Have you ever heard of a process owing to which a genuine Indian citizen has to seek permission from certain state governments to enter ‘their’ states? Well, this is a reality in Arunachal Pradesh, Mizoram and Nagaland, all of which are Northeast Indian states. The permission to enter these states is granted by a permit known as the ‘Inner Line Permit’ or the ILP. This is an offshoot of The Bengal Eastern Frontier Regulations, 1873. The date of this Act is indicative of the fact that it is a colonial law, which was formulated with the pure intention of killing all competition to the British government business in the Northeast.
The British colonizers of the time were involved in tea, oil and elephant trade in the region. The then “Bengal Eastern Frontier Regulations, 1873” had next to nothing to do with protecting the indigenous tribes of the Northeast. It was purely enacted in order to keep all non-governmental business rivals and competitors at bay, and to further strengthen British hegemony in the region. Despite the fact that the ILP was originally created by the British to safeguard their commercial interests, it continues to be used in India, officially to protect tribal cultures in Northeastern India. There are different kinds of ILPs, one for tourists and others for people who intend to stay for long-term periods, often for employment purposes.
It is absurdity of the highest order for an Indian citizen to require a ‘permit’ to travel to a state or reside in it. It is in direct contrast of Article 13 of the International Declaration of Human Rights, which guarantees the ‘right to movement’ to all. ILP, in its present form, is a draconian constitutional provision which legally facilitates discrimination of Indians on the basis of their culture and place of birth.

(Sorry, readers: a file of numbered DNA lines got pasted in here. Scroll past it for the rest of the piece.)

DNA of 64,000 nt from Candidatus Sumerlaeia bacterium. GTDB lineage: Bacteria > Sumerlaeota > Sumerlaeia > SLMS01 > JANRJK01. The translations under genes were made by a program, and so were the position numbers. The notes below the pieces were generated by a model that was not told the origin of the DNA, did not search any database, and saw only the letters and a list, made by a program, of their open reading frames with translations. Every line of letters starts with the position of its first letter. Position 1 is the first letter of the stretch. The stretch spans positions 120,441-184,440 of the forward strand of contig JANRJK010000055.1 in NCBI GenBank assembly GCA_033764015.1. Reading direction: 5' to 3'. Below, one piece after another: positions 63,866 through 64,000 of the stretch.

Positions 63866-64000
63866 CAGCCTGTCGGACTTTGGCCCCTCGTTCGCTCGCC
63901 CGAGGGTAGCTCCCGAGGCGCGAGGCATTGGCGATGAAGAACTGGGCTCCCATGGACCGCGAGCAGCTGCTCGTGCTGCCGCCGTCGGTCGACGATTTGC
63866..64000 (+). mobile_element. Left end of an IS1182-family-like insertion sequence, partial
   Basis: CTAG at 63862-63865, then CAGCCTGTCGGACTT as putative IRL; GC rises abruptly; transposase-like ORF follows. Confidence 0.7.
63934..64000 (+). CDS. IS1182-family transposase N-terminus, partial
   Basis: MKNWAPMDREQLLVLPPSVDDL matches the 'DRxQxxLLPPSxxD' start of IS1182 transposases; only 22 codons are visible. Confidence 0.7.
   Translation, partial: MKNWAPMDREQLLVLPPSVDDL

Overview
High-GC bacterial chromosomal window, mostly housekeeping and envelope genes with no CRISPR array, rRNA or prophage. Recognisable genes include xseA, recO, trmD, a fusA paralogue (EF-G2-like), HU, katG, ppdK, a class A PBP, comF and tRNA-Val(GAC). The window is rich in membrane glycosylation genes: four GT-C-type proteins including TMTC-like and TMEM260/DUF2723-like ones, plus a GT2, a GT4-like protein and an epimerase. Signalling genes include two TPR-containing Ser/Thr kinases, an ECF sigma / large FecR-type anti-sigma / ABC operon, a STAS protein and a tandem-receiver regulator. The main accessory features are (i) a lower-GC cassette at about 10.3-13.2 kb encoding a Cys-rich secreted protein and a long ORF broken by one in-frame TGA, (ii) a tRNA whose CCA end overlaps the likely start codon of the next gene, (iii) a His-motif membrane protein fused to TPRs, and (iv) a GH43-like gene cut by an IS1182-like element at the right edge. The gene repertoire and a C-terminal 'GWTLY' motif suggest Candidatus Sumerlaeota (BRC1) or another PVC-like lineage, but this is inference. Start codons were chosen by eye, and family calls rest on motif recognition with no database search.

In most of the Northeast states, like Meghalaya, Manipur, Mizoram, Nagaland and Sikkim; non-tribals have no right to land and individual property. This begs the question, why is there then a need to superimpose an archaic law on all Indians who wish to visit these states?
One can keep complaining about ‘mainland Indians’ not paying heed to Northeast India with regards to tourism, but does one really have the right to question them when governments and organisations here openly ask for domestic visas from them? Yes, I make a clear distinction between a ‘mainland’ and ‘Northeastern’ Indian. One cannot expect to be bracketed in the same manner if one’s policies openly discriminate against non-indigenous Indians.
However, holding qualms against the entire tribal population of the Northeast would also be an injustice on my part. The elephants in the room need to be addressed. These two notorious elephants usually are: Governments/Political parties and NGOs. The motives of both these groups are usually the same. The former seeks to gain political capital by creating a divide between the tribals and non-tribals, while the latter is struggling merely to remain in relevance. The only yardstick which these ‘pressure groups’ shrouding themselves as NGOs and Student Unions hang on to, is to continuously maintain a rift between the two communities. To further validate their existence, these ‘pressure groups’ claim their communities’ right over this land. No, you do not own this land. As a part of India, we all have an equal share in every inch of this nation’s land. For far too long, this poppycock of non-tribals being ‘outsiders’ has gone on. It is time for the Central government to step in, and act!